While D&O insurance policies provide many benefits for directors, they also contain some weaknesses, which have worsened since the 2008 financial crisis.140 First, the interaction between the three types of coverage can create financial risk for bank executives.141 Most claims paid out under D&O insurance policies are under Side B or C coverage, leaving the policy limit depleted, and directors at risk.142 Secondly, D&O insurance policies can be frozen during a bank’s

132. Stephen J. Weiss & Thomas H. Bentz, Jr., Dedicated Limit D&O Insurance: An Abbreviated Guide to the Policies That Protect the Personal Assets of Directors and to the Officers, METRO. CORP. COUNSEL, July 2007, at 29.

133. WILLIS HRH, supra note 115.

134. Id.

135. Id.

136. Weiss & Bentz, supra note 132, at 29. 137. GISCHE & WERNER, supra note 119, at 3.

138. Id.

139. BAILEY CAVALIERI LLC, supra note 130, at 3.

140. See, e.g., Benoit Carlier, Impact of the Crisis on D&O SOLI Policies, HUXLEY BANKING & FIN. SERVS. (June 2014), http://www.huxley.com/insights-news/insights/impact- of-the-crisis-on-d-o-and-soli-policies.

141. Weiss & Bentz, supra note 132.


46 NORTH CAROLINA BANKING INSTITUTE [Vol. 19 receivership because they are technically assets of the bank.143 In these situations, the once fully insured director is left to fend for herself.144 Although “order of payment” provisions, which prioritize directors and officers over the corporation in terms of policy payouts, are often included in insurance policies, some question their effectiveness because the provision often applies only if the payments to the director and corporation are simultaneous.145

Moreover, policy exclusions may leave directors without protection.146 Although D&O policies typically cover losses arising out of compensatory damages, settlement amounts, and legal fees,147 this coverage is typically limited by three significant exclusions: (1) fraud; (2) prior claims; and (3) insured versus insured.148 First, the “fraud” exclusion applies to claims alleging actual fraud or personal enrichment by the director.149 The second exclusion, for “prior claims,” bars protection against claims “either noticed or pending prior to the commencement of the policy period.”150 Finally, the “insured versus insured” exclusion states that insurers do not have to pay damages when two people covered by the same policy sue each other.151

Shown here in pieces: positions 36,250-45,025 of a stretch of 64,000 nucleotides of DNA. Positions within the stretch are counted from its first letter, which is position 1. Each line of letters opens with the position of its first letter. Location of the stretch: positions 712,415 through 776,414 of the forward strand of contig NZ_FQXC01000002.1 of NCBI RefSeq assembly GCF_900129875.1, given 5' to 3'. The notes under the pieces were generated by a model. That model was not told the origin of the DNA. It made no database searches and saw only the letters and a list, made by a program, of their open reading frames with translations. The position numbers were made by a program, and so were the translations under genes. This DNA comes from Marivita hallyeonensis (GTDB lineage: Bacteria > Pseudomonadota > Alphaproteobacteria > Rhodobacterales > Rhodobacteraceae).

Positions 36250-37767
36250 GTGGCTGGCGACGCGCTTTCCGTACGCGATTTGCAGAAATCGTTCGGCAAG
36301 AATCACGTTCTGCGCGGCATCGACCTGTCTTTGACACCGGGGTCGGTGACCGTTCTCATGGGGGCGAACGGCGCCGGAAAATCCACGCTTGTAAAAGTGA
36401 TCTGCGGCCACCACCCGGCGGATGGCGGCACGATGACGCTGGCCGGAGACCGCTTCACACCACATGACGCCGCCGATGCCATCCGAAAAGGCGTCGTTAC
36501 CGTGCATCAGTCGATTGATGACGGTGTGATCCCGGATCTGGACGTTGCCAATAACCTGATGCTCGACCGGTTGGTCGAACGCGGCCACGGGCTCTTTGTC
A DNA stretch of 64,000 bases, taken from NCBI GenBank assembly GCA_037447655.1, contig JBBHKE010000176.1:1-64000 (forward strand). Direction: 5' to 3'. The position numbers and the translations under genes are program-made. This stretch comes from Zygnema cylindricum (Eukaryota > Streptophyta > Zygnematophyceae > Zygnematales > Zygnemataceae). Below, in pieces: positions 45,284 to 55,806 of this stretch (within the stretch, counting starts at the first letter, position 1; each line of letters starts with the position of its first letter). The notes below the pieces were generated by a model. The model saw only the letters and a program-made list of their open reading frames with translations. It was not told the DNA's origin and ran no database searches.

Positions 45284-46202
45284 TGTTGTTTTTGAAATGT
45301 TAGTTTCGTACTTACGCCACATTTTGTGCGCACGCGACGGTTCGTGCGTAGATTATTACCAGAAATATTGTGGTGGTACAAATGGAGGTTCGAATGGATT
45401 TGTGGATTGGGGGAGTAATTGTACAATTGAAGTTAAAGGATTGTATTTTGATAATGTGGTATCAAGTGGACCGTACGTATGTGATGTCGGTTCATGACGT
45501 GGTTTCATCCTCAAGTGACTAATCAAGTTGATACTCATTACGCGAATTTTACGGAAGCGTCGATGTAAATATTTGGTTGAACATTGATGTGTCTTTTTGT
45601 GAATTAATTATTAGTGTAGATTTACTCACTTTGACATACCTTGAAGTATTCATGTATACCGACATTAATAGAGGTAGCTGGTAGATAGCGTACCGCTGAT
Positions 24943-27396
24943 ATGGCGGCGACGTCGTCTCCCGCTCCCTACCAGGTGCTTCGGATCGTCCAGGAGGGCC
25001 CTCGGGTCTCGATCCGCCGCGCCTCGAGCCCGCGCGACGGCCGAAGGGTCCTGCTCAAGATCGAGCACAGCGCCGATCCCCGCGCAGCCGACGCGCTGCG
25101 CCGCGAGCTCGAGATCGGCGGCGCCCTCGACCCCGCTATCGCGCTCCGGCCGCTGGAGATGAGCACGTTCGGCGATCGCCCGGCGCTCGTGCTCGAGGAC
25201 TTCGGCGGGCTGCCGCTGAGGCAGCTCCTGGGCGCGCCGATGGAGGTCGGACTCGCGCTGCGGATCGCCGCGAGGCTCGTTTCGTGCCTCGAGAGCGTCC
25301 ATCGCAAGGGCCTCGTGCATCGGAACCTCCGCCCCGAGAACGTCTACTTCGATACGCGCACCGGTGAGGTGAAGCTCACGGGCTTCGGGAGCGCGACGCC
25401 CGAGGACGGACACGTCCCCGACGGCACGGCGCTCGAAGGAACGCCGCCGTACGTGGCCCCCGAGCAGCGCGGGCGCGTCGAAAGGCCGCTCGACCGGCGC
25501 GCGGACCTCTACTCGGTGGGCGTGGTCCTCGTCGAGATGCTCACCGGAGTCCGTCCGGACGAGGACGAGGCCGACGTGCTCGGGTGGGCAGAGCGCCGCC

Since the 2008 financial crisis, changes in D&O insurance policies have resulted in even less director coverage.152 Many D&O insurance companies have experienced a decline in profit since the 2008 financial crisis due to the cost of defending against and settling claims.153 As a result, these companies have now adopted stricter acceptance criteria, making D&O insurance policies harder to acquire.154 The cost of D&O insurance coverage also increased immediately following the crisis, though there is some suggestion that this spike in coverage costs has now leveled off.155 D&O insurance

143. Id.

144. Id.

145. BAILEY CAVALIERI LLC, supra note 130, at 2. 146. Baker & Griffith, supra note 128, at 500.

147. Id.

148. Id.

149. Id.

150. Id.

151. Cumming, supra note 95, at 3.

152. Benoit Carlier, Impact of the Crisis on D&O SOLI Policies, HUXLEY BANKING & FINANCIAL SERVICES (2014).

153. Id.

154. Id.


2015] BANK DIRECTOR LIABILITY 47 companies have also increased the exclusionary terms in D&O policies.156

For example, the “insured versus insured” exclusion has been widened to prohibit coverage of directors and officers who face FDIC professional liability suits.157 In 2013, the U.S. District Court for the Northern District of Georgia held that the exclusion prohibits carriers from covering officers and directors sued by the FDIC as well.158 For a bank with a traditional D&O insurance policy that covers both directors and the bank itself, an FDIC-as-receiver suit against the bank’s directors is ultimately an “insured versus insured” suit because the FDIC is acting as the bank.159 This creates a gaping hole in policy coverage for the average bank, as D&O insurance policies are now prohibited from covering directors and officers sued by the FDIC.160

VI. POTENTIAL EFFECTS OF INCREASED BANK DIRECTOR LIABILITY For shareholders, there are significant advantages of holding bank directors personally liable for their decisions.161 First and foremost, potential personal liability may further incentivize directors to prioritize compliance with federal regulations.162 Banks have responded to stronger regulatory enforcement with enhanced compliance programs and an increased focus on risk exposure.163 Additionally, increased risk of personal liability creates an incentive for banks and their directors to

WORLDWIDE MAG., Aug. 2013.


157. Cumming, supra note 95, at 3.